What are the causes for hypertension during treatment for blood pressure?« Back to Questions List


Hypertension is a health condition that occurs mainly in people aged 18 to 49. Hypertension exhibits systolic blood pressure of 140 or higher (against optimal of under 120) even with normal diastolic pressure of around 80. Systolic pressure is the top number and diastolic is the bottom number that we obtain while taking a blood pressure reading.  Hypertension is asymptomatic which does not cause any symptoms till in the final stages. It is often termed as silent killer because of this characteristic and also because of the difficulty in identification.  There are chances that hypertension may appear even under treatment for blood pressure.

One of the most occurring reasons for sudden increase in blood pressure is not following the prescription by the doctor strictly. It is estimated that only 20% of those who suffering from hypertension seek medical treatment and of these only 5% have their blood pressure under control. It is strongly advised by doctors that once a person starts taking medication for hypertension, continuing the medication lifelong is essential to keep the condition under control. Taking lower dose than prescribed also will not help to maintain the pressure. If blood pressure reaches normal, reduce the dose only as per the advice of doctor.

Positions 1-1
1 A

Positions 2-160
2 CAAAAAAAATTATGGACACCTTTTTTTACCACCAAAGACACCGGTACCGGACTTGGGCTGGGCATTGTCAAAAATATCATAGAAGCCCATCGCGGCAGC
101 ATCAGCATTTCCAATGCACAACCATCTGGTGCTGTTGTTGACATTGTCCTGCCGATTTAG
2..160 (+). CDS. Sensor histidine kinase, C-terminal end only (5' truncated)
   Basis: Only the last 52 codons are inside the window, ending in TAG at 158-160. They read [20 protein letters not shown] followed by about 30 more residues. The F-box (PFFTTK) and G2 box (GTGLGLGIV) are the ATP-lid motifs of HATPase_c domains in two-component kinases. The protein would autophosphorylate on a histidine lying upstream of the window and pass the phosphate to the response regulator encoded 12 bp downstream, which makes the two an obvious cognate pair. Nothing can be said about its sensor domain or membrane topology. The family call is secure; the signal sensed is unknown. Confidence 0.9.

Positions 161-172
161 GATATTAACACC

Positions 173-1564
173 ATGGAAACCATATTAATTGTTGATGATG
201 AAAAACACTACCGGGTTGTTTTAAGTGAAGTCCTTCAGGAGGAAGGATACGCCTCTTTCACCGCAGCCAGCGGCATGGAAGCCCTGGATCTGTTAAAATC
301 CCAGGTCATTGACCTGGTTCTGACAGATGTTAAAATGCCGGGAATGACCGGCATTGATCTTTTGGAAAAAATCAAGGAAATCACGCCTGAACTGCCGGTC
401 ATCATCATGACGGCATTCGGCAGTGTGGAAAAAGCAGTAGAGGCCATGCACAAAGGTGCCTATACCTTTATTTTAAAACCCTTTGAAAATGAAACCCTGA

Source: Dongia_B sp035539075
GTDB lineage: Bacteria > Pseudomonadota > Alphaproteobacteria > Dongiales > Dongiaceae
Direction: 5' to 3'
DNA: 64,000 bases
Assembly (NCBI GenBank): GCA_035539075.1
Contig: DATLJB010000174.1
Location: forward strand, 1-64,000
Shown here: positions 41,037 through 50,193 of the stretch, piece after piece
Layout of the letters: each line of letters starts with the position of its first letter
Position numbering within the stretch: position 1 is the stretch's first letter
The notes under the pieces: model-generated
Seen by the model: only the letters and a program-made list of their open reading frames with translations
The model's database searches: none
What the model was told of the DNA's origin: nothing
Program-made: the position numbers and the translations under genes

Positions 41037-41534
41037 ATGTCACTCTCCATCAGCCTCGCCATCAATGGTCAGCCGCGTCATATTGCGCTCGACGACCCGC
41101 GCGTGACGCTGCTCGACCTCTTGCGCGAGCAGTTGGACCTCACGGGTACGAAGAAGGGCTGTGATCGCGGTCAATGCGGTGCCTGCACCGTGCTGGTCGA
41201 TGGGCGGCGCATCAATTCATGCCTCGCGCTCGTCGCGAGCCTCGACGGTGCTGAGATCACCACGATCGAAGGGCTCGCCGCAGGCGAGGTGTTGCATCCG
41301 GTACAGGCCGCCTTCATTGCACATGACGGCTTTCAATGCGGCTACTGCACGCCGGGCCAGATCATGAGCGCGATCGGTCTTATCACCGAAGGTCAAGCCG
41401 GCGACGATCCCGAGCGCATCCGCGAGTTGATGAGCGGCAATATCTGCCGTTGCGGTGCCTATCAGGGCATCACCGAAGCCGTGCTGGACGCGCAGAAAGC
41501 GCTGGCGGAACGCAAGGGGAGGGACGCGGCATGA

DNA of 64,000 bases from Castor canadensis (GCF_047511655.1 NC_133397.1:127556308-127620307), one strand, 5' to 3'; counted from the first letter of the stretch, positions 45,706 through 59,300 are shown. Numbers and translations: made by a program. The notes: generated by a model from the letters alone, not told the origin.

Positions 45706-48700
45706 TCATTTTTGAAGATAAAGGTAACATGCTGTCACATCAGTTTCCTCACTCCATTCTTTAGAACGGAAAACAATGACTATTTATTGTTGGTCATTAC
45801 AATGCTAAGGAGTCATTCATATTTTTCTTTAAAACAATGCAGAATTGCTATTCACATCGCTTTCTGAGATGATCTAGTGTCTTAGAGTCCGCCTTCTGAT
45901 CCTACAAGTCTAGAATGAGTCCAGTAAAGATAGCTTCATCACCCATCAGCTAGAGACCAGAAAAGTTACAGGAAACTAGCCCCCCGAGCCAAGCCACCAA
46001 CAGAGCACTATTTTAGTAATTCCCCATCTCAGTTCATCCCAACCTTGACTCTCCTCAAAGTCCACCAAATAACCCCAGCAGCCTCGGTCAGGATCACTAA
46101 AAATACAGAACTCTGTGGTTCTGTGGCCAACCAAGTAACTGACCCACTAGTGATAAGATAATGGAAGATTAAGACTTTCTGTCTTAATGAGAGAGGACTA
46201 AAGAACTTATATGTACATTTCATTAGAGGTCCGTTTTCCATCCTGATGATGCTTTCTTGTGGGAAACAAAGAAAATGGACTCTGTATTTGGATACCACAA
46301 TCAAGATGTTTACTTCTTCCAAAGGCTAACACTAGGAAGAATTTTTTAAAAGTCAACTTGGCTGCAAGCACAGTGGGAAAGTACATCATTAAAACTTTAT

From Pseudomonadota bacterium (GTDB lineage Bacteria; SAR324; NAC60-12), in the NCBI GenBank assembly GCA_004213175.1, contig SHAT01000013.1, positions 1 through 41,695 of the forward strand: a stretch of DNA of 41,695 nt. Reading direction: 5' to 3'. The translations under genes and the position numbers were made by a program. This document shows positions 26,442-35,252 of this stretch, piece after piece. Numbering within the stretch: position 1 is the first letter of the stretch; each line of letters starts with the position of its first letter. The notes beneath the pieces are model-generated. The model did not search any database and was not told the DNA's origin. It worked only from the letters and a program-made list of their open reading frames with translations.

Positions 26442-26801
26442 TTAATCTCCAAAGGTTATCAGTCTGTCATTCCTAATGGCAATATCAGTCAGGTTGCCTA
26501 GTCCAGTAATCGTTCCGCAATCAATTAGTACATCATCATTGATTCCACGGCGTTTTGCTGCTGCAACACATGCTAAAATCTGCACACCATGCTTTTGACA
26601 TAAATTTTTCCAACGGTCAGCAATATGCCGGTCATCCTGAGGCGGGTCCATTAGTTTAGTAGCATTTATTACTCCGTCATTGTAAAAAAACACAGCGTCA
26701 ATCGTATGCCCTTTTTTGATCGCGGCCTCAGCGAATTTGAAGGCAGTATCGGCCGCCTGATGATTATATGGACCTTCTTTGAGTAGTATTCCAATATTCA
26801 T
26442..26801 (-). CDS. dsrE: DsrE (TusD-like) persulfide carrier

Lack of proper diet is the second major cause.  High intake of salt or salty foods leads to thickening and narrowing of arterial walls that lead to clogging up.  This hinders blood, oxygen and nutrients supply to body organs.  Other major items to be avoided are pickles, papad, fast foods, red meet and alcohol. 

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If a person who is taking medicine for hypertension has to take medicine for other health problems, even for minor cough or cold, it may lead to medical interaction. This may increase or reduce blood pressure.  Talk to doctor, reveal taking the medicine and then start taking medicines for other diseases. 

Sometimes, hypertension may arise from other underlining diseases or causes. In such cases it is known as secondary hypertension. For example, kidney disease often leads to hypertension. In the endocrine condition called pheochromocytoma, adrenal glands produce excess hormones of adrenaline and noradrenaline which may lead to sudden high blood pressure. 

Continuing the medicine lifelong, following a strict diet, consulting a doctor before taking medicines for other diseases and having proper diagnosis of underlying diseases, if any, are essential to keep blood pressure under control even during treatment for blood pressure. 
 

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